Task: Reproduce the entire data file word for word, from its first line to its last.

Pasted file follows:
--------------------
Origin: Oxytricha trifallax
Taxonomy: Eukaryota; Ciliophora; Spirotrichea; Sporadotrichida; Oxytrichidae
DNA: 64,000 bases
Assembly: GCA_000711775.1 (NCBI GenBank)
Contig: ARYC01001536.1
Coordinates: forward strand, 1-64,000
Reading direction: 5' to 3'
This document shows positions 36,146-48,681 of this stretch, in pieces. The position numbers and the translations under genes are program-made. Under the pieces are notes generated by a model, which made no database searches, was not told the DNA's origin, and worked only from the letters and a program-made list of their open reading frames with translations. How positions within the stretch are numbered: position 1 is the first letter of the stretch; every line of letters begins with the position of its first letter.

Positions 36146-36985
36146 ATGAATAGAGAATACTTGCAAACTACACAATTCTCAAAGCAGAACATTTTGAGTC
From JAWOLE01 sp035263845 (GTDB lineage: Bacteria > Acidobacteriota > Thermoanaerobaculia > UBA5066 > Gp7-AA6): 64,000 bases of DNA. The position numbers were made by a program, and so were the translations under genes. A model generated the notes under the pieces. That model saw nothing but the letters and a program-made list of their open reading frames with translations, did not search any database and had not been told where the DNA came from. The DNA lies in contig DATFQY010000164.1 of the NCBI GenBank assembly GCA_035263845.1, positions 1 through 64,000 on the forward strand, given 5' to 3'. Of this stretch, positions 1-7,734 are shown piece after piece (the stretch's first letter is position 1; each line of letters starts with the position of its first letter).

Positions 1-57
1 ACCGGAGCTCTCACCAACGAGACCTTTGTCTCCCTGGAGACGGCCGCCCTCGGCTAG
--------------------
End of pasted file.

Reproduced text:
Origin: Oxytricha trifallax
Taxonomy: Eukaryota; Ciliophora; Spirotrichea; Sporadotrichida; Oxytrichidae
DNA: 64,000 bases
Assembly: GCA_000711775.1 (NCBI GenBank)
Contig: ARYC01001536.1
Coordinates: forward strand, 1-64,000
Reading direction: 5' to 3'
This document shows positions 36,146-48,681 of this stretch, in pieces. The position numbers and the translations under genes are program-made. Under the pieces are notes generated by a model, which made no database searches, was not told the DNA's origin, and worked only from the letters and a program-made list of their open reading frames with translations. How positions within the stretch are numbered: position 1 is the first letter of the stretch; every line of letters begins with the position of its first letter.

Positions 36146-36985
36146 ATGAATAGAGAATACTTGCAAACTACACAATTCTCAAAGCAGAACATTTTGAGTC
From JAWOLE01 sp035263845 (GTDB lineage: Bacteria > Acidobacteriota > Thermoanaerobaculia > UBA5066 > Gp7-AA6): 64,000 bases of DNA. The position numbers were made by a program, and so were the translations under genes. A model generated the notes under the pieces. That model saw nothing but the letters and a program-made list of their open reading frames with translations, did not search any database and had not been told where the DNA came from. The DNA lies in contig DATFQY010000164.1 of the NCBI GenBank assembly GCA_035263845.1, positions 1 through 64,000 on the forward strand, given 5' to 3'. Of this stretch, positions 1-7,734 are shown piece after piece (the stretch's first letter is position 1; each line of letters starts with the position of its first letter).

Positions 1-57
1 ACCGGAGCTCTCACCAACGAGACCTTTGTCTCCCTGGAGACGGCCGCCCTCGGCTAG